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I have a VBA subprogram which draws some shapes in spreadsheet and moves them around. This is what my subprogram called

Sub Assignment(amplitude As Double, deltaphase As Double)

I take my amplitude and deltaphase values from a form. There are three button in my form "Start, Pause, Resume".

I know how to code the "start" button.

Private Sub start_Click()

Dim formAmplitude As Double
Dim formPhase As Double

formAmplitude = assignmentform.ampbox.value
formPhase = assignmentform.phsbox.value

Call Assignment(formAmplitude, formPhase)

End Sub

But I don't know what to do for "Pause" and "Resume" buttons...

Any help will be appreciated

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1  
Excel is a single-threaded environment. It pretty much means that you can only be executing one macro at a time. There are ways to simulate multi-threading, but I dont even think they would suit your case. Describe more precisely what you Assignment sub does, or show us your code, we can try to do a work-around limitations but i cannot guarantee –  It's been a pleasure May 20 '13 at 7:13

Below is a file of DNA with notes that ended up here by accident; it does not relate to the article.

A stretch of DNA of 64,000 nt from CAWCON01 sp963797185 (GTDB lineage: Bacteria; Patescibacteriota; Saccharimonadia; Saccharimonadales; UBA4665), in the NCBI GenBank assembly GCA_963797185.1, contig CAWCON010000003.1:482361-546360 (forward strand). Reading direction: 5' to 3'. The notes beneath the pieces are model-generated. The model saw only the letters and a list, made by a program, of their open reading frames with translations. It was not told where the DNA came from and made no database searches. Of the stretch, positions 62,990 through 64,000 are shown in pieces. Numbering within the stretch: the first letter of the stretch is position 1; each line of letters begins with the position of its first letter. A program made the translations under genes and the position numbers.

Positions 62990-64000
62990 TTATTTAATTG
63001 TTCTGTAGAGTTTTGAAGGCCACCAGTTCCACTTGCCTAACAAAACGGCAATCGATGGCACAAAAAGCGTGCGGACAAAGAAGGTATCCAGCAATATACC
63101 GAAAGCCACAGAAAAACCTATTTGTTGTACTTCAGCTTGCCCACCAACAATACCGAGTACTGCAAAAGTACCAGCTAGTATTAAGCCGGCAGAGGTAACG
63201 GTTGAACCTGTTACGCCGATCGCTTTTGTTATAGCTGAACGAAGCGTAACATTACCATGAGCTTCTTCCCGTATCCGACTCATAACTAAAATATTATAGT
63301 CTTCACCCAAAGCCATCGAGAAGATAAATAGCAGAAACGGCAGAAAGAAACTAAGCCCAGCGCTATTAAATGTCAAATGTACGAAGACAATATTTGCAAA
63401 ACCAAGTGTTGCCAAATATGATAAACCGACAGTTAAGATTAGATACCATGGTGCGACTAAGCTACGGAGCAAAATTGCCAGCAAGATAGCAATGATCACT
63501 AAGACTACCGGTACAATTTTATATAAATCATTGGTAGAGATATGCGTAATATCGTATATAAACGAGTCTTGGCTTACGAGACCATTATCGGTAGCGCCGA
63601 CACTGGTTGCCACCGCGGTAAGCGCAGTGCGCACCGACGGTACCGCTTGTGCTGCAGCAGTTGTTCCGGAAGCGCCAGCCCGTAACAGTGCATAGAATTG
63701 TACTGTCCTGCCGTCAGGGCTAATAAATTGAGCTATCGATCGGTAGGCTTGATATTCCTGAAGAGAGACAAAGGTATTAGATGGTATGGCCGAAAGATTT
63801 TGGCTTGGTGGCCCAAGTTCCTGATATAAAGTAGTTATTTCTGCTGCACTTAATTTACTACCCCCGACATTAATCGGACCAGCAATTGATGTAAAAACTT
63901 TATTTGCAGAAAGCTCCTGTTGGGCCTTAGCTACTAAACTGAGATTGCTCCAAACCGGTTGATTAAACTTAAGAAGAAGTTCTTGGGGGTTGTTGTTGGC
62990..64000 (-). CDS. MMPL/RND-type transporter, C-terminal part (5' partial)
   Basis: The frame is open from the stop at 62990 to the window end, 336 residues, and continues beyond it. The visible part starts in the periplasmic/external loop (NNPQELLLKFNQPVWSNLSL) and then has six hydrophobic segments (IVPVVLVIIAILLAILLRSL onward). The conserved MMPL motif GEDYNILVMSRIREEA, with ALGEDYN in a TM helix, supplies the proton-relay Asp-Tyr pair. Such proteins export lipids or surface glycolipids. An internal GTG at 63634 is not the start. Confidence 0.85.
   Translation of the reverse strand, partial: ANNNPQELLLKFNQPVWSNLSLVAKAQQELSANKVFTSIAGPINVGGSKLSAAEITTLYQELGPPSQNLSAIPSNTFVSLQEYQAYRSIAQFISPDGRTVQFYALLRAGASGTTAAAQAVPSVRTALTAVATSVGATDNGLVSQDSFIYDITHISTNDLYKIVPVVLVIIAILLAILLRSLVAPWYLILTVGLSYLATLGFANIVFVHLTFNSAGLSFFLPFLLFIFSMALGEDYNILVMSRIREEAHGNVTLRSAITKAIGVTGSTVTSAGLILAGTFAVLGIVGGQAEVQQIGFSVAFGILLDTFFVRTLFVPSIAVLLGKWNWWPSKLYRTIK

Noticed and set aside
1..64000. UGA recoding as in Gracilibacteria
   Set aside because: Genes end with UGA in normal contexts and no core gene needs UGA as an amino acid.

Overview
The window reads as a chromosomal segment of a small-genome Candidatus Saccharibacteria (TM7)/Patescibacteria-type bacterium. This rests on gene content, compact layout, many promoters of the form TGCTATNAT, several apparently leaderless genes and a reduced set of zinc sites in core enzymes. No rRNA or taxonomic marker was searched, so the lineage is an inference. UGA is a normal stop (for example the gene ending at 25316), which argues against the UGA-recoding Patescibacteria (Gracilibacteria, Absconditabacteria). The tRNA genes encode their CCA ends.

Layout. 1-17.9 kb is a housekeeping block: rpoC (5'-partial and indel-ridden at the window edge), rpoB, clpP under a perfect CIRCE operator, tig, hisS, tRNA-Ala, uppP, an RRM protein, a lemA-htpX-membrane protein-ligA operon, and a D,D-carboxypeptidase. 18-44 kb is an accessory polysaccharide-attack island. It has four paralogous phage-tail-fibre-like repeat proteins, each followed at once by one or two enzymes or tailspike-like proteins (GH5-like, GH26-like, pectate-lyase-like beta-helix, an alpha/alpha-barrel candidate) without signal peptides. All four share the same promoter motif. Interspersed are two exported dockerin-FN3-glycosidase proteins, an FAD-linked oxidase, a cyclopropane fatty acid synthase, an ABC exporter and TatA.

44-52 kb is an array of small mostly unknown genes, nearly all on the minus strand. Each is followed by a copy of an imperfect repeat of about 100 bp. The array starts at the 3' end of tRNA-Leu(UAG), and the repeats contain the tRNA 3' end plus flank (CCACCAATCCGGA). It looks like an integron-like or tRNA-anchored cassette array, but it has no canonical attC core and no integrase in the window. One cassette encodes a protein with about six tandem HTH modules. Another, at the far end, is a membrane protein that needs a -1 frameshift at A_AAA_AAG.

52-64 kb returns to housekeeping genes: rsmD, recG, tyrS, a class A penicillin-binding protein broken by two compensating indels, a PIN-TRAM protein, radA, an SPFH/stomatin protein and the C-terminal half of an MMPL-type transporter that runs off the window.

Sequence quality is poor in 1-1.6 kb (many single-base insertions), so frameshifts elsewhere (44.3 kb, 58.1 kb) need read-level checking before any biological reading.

1  
In Excel I would do this by setting a global variable eg. paused and when you're about to draw a shape you check if it's clicked (refer to DoEvents) if not write in another variable where you stopped. In resume button clear paused variable and begin from the moment you finished. –  Voitcus May 20 '13 at 8:39

1 Answer 1

What I usually do is tell the equivalent of the Assignment routine what user form is visible to the user, so the routine periodically (like at the end of a loop/update) does a DoEvents which lets the button click event process on the form. After the DoEvents call in Assignment, you'd then check a boolean flag on the form, like "Running", and if that's false you don't proceed. The "Pause" button click event would have to set this Running flag to false, of course.

You really should have the Initialization portion of the code run in a separate function than the execution portion, so that you can initialize your animation, open the form up, then call the execution code, which would resume any animation when the user clicks "Play".

I hope that makes sense, because otherwise you'd have to have a loop like this:

Do While Frm.Running = False
    DoEvents
    Sleep 100
Loop

You'd have to do that anywhere you want to check for a pause/resume click. The DoEvents call lets Excel not freeze up in the loop that's going to run until you click Resume, and the sleep is to keep your CPU utilization from spiking up. You'd have to use the appropriate Sleep Windows API call for that.

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